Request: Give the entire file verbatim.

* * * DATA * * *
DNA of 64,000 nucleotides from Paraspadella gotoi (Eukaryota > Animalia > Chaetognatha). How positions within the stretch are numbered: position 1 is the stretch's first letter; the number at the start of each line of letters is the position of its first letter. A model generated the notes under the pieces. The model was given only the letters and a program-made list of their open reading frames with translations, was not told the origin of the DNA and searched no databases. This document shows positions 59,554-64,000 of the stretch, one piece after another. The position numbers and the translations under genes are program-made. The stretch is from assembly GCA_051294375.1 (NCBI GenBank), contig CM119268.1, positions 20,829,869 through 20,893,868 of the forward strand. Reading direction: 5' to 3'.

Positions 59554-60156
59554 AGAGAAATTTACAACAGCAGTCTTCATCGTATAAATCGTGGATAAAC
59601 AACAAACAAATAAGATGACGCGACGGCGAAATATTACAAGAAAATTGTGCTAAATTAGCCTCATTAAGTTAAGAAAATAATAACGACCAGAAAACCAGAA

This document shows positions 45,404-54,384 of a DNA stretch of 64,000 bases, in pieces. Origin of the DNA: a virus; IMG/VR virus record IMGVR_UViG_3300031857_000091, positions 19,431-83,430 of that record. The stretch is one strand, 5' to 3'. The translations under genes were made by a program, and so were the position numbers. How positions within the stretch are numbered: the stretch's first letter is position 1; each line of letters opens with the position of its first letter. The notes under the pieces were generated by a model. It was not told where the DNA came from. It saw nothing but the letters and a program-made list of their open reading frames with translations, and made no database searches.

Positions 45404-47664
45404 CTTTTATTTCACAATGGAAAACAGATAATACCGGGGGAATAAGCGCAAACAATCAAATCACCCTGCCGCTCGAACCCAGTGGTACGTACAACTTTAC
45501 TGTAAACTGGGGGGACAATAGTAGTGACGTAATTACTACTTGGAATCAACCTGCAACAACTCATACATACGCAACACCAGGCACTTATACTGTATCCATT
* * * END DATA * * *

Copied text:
DNA of 64,000 nucleotides from Paraspadella gotoi (Eukaryota > Animalia > Chaetognatha). How positions within the stretch are numbered: position 1 is the stretch's first letter; the number at the start of each line of letters is the position of its first letter. A model generated the notes under the pieces. The model was given only the letters and a program-made list of their open reading frames with translations, was not told the origin of the DNA and searched no databases. This document shows positions 59,554-64,000 of the stretch, one piece after another. The position numbers and the translations under genes are program-made. The stretch is from assembly GCA_051294375.1 (NCBI GenBank), contig CM119268.1, positions 20,829,869 through 20,893,868 of the forward strand. Reading direction: 5' to 3'.

Positions 59554-60156
59554 AGAGAAATTTACAACAGCAGTCTTCATCGTATAAATCGTGGATAAAC
59601 AACAAACAAATAAGATGACGCGACGGCGAAATATTACAAGAAAATTGTGCTAAATTAGCCTCATTAAGTTAAGAAAATAATAACGACCAGAAAACCAGAA

This document shows positions 45,404-54,384 of a DNA stretch of 64,000 bases, in pieces. Origin of the DNA: a virus; IMG/VR virus record IMGVR_UViG_3300031857_000091, positions 19,431-83,430 of that record. The stretch is one strand, 5' to 3'. The translations under genes were made by a program, and so were the position numbers. How positions within the stretch are numbered: the stretch's first letter is position 1; each line of letters opens with the position of its first letter. The notes under the pieces were generated by a model. It was not told where the DNA came from. It saw nothing but the letters and a program-made list of their open reading frames with translations, and made no database searches.

Positions 45404-47664
45404 CTTTTATTTCACAATGGAAAACAGATAATACCGGGGGAATAAGCGCAAACAATCAAATCACCCTGCCGCTCGAACCCAGTGGTACGTACAACTTTAC
45501 TGTAAACTGGGGGGACAATAGTAGTGACGTAATTACTACTTGGAATCAACCTGCAACAACTCATACATACGCAACACCAGGCACTTATACTGTATCCATT